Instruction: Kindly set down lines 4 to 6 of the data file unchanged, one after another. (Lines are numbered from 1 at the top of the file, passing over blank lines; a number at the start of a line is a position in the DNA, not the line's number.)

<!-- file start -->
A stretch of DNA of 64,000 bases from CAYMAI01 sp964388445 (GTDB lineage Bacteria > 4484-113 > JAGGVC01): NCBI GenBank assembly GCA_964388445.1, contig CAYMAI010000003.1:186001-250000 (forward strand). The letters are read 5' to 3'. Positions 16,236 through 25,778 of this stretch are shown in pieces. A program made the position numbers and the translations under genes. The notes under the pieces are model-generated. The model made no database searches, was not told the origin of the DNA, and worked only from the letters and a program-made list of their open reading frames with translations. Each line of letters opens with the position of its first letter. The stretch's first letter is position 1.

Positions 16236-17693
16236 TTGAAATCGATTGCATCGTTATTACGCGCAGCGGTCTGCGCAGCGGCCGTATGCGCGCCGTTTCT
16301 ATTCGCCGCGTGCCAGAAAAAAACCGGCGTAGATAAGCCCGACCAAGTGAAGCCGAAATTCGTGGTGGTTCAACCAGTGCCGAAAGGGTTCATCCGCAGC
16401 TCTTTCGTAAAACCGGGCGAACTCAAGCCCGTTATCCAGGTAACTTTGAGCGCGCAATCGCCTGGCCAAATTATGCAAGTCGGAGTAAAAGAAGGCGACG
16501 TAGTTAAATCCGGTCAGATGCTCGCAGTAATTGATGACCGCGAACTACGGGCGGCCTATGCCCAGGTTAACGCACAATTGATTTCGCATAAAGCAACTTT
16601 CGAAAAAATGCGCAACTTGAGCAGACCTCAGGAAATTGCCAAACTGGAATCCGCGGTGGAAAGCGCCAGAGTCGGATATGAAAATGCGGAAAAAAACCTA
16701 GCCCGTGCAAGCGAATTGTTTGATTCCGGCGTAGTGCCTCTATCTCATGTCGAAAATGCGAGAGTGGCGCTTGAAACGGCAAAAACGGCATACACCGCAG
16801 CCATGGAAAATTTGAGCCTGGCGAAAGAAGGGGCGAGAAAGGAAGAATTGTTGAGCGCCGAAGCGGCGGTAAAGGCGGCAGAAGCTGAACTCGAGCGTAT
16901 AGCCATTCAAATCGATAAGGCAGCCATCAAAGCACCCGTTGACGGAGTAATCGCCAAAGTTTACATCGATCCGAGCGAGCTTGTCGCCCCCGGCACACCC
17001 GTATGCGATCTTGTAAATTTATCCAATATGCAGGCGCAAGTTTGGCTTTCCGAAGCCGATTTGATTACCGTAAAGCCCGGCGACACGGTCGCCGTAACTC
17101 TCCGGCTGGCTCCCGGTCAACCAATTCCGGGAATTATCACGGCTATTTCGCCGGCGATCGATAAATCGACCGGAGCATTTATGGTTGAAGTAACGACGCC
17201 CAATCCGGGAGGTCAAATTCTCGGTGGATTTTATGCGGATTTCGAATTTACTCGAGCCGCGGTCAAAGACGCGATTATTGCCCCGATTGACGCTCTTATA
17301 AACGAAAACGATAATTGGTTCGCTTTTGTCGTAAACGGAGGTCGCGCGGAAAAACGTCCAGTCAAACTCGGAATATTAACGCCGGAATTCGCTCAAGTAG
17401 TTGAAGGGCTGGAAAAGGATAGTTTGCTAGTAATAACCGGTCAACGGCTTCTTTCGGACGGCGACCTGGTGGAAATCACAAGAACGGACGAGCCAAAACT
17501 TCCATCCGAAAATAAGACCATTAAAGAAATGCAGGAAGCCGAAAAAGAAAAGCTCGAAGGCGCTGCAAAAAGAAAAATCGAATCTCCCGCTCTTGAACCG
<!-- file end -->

16301 ATTCGCCGCGTGCCAGAAAAAAACCGGCGTAGATAAGCCCGACCAAGTGAAGCCGAAATTCGTGGTGGTTCAACCAGTGCCGAAAGGGTTCATCCGCAGC
16401 TCTTTCGTAAAACCGGGCGAACTCAAGCCCGTTATCCAGGTAACTTTGAGCGCGCAATCGCCTGGCCAAATTATGCAAGTCGGAGTAAAAGAAGGCGACG
16501 TAGTTAAATCCGGTCAGATGCTCGCAGTAATTGATGACCGCGAACTACGGGCGGCCTATGCCCAGGTTAACGCACAATTGATTTCGCATAAAGCAACTTT